Workaholism Is About Emotional Pain, Not Money

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Are you a workaholic, or are you someone who works hard at what you love to do? Does the distinction really matter?

As a recovering workaholic who loves what I do, it does matter.

Even though workaholism is generally considered a mark of success and rewarded with praise and pay raises, it is an addictive behavior that often has destructive consequences. In our co-authored book, Facilitating Financial Health, Brad Klontz, Ted Klontz, and I included workaholism as a money disorder. Workaholics turn to work for relief from emotional pain in the same way alcoholics turn to alcohol or compulsive gamblers turn to gaming tables.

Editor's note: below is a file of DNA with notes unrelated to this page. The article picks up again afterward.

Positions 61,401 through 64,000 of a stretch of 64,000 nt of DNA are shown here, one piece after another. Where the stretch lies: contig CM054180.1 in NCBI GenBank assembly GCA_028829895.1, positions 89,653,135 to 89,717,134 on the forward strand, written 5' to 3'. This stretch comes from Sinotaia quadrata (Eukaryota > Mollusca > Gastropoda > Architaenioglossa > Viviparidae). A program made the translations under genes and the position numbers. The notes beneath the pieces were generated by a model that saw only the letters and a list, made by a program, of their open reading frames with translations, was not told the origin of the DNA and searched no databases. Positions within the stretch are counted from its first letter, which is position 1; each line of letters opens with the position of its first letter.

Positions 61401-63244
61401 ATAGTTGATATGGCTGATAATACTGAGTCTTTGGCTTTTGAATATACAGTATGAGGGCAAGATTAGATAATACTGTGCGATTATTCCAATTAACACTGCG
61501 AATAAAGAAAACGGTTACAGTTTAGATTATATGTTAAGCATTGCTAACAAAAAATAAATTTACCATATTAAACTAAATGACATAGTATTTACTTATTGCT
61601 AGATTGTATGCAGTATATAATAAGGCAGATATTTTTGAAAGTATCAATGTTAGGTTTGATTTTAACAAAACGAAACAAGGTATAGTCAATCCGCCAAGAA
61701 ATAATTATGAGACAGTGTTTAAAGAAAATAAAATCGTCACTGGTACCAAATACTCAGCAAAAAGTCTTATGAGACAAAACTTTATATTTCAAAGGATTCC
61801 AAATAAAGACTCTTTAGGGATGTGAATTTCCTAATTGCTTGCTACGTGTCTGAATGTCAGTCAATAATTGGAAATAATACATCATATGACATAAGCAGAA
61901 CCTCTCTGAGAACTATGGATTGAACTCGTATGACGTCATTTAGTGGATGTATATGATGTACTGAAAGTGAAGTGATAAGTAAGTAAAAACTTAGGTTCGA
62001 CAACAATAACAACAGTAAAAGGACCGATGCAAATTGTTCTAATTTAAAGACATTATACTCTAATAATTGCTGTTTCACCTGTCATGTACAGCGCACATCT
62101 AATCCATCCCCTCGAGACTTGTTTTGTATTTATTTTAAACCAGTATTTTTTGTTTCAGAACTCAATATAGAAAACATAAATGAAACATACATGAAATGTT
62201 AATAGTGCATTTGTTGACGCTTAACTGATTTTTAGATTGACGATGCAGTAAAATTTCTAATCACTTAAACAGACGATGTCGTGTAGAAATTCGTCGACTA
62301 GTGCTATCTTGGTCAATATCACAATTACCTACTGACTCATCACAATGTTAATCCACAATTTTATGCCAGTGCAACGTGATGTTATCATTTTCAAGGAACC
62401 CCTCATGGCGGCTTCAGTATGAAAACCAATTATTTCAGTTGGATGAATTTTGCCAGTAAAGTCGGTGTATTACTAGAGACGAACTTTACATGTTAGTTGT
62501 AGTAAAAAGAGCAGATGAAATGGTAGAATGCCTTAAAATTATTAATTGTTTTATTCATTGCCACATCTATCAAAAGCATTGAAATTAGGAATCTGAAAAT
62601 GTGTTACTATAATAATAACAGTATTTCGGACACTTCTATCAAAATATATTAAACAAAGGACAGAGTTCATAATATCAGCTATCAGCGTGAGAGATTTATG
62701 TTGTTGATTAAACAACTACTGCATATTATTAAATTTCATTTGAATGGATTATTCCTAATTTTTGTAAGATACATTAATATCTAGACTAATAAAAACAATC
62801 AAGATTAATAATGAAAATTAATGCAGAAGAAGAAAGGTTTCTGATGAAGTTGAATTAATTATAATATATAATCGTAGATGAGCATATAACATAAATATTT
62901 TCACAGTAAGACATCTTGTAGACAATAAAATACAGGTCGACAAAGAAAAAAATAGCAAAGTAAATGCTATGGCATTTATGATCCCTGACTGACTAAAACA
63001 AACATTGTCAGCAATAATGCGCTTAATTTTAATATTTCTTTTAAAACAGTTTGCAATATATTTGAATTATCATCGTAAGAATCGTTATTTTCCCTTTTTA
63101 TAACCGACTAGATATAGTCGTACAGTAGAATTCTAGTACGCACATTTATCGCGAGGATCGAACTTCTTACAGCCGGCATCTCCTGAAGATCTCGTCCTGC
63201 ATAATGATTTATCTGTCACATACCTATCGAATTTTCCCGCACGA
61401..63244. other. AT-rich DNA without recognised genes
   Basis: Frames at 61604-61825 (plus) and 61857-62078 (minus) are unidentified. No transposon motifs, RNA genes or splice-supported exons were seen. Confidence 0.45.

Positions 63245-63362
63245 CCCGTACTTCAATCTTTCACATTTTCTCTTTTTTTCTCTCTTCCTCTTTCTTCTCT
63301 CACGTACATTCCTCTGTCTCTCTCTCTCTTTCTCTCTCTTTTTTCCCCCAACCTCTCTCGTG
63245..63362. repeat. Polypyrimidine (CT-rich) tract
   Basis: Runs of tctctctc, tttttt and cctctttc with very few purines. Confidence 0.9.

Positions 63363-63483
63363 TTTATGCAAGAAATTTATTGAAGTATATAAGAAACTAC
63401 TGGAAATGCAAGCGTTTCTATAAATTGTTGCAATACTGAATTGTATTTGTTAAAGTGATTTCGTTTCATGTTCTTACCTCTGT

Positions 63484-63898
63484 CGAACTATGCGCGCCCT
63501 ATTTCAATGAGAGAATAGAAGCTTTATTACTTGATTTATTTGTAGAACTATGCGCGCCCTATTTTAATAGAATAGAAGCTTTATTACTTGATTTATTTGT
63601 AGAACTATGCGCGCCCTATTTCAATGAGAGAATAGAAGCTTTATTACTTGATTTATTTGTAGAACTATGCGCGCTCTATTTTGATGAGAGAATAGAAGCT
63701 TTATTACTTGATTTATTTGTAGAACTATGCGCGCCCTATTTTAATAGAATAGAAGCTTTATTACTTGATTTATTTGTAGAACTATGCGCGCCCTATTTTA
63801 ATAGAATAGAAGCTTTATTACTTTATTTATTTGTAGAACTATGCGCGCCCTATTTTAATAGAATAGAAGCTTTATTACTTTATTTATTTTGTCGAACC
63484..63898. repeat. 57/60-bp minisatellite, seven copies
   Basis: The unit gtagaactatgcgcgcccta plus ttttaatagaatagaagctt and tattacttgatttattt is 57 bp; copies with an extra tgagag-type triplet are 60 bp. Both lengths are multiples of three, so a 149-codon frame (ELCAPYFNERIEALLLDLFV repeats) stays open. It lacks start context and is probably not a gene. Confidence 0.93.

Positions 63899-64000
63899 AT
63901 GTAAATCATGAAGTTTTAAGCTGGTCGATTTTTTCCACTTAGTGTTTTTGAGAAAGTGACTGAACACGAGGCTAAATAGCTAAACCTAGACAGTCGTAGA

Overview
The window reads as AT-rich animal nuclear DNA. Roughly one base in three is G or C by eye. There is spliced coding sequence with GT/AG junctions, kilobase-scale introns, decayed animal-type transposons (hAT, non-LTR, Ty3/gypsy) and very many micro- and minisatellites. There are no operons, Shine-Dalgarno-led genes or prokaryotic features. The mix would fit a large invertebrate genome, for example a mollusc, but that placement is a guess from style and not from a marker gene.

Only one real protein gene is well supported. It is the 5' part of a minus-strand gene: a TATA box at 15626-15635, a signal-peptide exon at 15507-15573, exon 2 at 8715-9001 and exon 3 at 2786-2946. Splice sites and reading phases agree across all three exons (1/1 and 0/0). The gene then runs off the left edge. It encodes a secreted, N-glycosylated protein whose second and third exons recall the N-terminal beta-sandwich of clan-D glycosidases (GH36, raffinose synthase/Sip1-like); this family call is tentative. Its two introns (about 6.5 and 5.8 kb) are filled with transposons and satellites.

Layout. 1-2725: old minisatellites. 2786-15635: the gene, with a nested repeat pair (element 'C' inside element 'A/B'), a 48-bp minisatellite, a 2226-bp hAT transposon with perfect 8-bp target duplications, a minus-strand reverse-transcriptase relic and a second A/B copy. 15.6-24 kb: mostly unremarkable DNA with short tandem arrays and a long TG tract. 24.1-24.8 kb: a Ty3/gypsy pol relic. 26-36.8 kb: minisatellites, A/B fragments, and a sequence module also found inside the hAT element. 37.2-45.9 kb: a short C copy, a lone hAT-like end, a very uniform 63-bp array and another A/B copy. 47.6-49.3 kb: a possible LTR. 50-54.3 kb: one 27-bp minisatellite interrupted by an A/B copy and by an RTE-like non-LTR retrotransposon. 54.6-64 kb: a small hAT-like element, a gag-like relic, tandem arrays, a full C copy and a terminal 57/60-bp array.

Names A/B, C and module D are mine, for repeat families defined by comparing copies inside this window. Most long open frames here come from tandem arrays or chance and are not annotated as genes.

In a 2019 study of 2,000 employed Americans done for the Vision Council, 48% of respondents said they were workaholics.

The top 10 signs of a workaholic, according to the survey, are: